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Oregonian: Suicide attempts, signals among child immigrant detainees up last year in Portland
Author: Christina Morales
Posted: August 9, 2019

To read the original, visit the Oregonian.

Unaccompanied teenagers in a Portland immigrant shelter who arrived last year showed more trauma and exhibited more suicide attempts or other outward signs of possible suicidal intent than previous arrivals, interviews and federal records show.

In 2017-18, teens held at a Morrison Child and Family Services facility made eight suicide attempts or suicide gestures, according to the federal documents. The facility houses unaccompanied teenage immigrant boys ages 13 to 17 who arrived at the border without parents or a legal guardian.

Gestures can include a boy holding his hand in the shape of a gun to his head or making a slashing motion across his throat.

Two of the eight incidents resulted in injuries that were not serious, according to Patricia DiNucci, a Morrison spokeswoman. Most were times that a boy used a gesture, she said.

“The kids are tougher, the kids are rougher, and they’ve had quite a life,” DiNucci said.

The previous high for such behaviors at Morrison’s Southeast Portland center was a single attempt or gesture in both 2015-16 and 2016-17, federal records show. In 2014-15, teens held at the center made no attempts or gestures, the documents show.

A suicidal attempt is when somebody attempts to take their own life with intent to end it, said Javier Casado Perez, an assistant professor of counselor education at Portland State University. A gesture is a behavior that could indicate an intent or statement of suicide. Gestures indicate a response is needed for a person’s emotional well-being, he said.

Casado Perez said immigrant children experience trauma due to things such as being separated from their families and a lack of safety and security.

“For children, traumatic experiences leave a mark for a lifetime,” he said.

The Office of Refugee Resettlement, which oversees centers such as Morrison’s and which compiles suicide-related safety records, categorizes attempts and gestures together.

DiNucci said she does not know how many of the eight incidents at Morrison were suicide attempts and how many were gestures.

During 2017-18, Morrison took in at least 23 boys from El Salvador, Guatemala, Honduras and Mexico and Yemen, federal records show.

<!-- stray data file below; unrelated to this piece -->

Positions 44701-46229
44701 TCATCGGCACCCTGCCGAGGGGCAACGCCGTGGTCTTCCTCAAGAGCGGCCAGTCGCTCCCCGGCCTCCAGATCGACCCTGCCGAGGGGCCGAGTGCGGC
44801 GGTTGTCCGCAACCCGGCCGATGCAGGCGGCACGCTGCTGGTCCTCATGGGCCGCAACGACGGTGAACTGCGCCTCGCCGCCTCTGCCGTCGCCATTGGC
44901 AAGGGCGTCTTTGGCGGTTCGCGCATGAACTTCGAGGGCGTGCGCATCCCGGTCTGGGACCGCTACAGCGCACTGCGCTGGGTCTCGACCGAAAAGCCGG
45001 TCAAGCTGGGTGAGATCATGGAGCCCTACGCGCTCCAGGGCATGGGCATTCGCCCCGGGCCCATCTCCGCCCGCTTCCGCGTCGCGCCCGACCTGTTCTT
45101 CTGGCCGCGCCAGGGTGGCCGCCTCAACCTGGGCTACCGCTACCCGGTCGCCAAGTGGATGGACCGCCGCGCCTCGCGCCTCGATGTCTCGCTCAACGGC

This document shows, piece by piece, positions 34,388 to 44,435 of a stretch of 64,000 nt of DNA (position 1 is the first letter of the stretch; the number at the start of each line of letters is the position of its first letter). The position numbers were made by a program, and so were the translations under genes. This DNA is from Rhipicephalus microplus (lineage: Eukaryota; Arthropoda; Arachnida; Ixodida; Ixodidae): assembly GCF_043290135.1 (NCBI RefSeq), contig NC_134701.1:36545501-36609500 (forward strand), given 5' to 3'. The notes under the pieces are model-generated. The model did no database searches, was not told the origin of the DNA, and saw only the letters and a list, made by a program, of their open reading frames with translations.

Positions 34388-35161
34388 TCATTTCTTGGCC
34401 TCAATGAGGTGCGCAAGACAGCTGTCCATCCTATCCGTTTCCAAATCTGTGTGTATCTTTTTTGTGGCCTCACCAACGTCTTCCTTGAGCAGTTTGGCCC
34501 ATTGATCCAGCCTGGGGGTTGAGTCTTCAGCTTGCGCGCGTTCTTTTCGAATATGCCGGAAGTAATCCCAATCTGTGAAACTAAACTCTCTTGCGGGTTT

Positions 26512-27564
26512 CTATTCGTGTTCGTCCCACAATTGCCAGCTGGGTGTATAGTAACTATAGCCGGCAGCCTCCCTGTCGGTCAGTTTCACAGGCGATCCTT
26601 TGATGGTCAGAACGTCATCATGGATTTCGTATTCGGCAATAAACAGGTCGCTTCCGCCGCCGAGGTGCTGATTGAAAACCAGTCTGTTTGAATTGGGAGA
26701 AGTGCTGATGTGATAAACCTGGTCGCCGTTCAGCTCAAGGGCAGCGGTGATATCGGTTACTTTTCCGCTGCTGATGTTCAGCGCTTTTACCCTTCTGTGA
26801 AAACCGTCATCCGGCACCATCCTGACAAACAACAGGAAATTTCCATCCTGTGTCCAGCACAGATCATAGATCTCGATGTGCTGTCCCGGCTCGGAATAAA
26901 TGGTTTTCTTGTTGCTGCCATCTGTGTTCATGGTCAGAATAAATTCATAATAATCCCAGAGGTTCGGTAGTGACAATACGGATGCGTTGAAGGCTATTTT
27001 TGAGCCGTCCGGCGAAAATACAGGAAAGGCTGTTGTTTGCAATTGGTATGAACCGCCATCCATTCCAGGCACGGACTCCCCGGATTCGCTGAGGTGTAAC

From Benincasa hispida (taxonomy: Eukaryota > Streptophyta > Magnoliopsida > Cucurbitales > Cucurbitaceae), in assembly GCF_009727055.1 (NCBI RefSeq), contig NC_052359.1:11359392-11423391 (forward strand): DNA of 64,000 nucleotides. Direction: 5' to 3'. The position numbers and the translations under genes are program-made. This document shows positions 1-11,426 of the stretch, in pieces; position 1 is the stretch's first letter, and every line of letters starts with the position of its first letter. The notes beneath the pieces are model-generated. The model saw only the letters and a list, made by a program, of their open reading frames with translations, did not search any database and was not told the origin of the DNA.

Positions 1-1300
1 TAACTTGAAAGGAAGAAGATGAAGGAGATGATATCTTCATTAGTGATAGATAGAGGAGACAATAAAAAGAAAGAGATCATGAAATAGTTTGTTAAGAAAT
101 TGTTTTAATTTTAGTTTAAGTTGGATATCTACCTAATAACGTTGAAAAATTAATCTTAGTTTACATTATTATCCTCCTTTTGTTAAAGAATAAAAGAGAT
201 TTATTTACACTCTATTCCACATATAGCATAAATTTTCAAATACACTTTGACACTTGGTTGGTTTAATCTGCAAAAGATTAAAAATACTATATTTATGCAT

Three boys made the eight attempts or gestures, the records showed. DiNucci said one teen committed five of them. The other two teens required first aid.

The teenager involved in the 2015-16 attempt or gesture was taken to Randall Children’s Hospital, DiNucci said. No medical treatment was needed and the teenager was released back to the program the same day. There was no medical intervention or first aid needed for the 2016-17 attempt or gesture.

The Morrison center can hold up to 16 boys, and the facility wasn’t at or over capacity when the increased number of suicide-related behaviors occurred last year, DiNucci said. The facility is currently under capacity.

Nationwide, the average stay for children in such centers averaged 93 days in November 2018, a spokesperson for the federal Administration for Children and Families said.

Two weeks ago, several members of Congress from Oregon, including Reps. Peter DeFazio, Suzanne Bonamici and Earl Blumenauer and Sen. Jeff Merkley visited Morrison’s facilities. Merkley told OPB that Morrison was “the best facility in every possible way.”

After The Oregonian/OregonLive asked Merkley for comment about the rise in suicidal attempts and gestures, a spokesperson sent a statement that read in part: “We know that that the young people coming here are fleeing sometimes horrible circumstances that nobody, let alone children, should have to live through. … All of the experts say that being separated from family and being locked up can inflict serious, long-term psychological damage. That is why Sen. Merkley is fighting tirelessly for processes that put kids in homes and schools as quickly as possible and treat everyone with dignity and respect.”

Morrison has quality management and program evaluation departments that are evaluating the processes and procedures to benefit the teens and families, DiNucci said.

Mental health counselors and clinicians hired to work at the center are given suicide intervention training within a month of employment and again once a year. After attempts or gestures of suicide, staff get together and debrief what happened, what set the child off and what circumstance pushed the child to make that decision, she said. Staff look at what they could’ve done differently and signs and symptoms that might’ve not been immediately apparent, DiNucci said.

“All of Morrison programs and all of Morrison employees are on a continual path of improvement,” DiNucci said.

Portland is home to Lines for Life, a nonprofit devoted to suicide prevention throughout the Pacific Northwest. It operates a suicide prevention line that is answered 24 hours a day, 365 days a year. It can be reached at 800-273-8255 or by texting “273TALK” to 839863.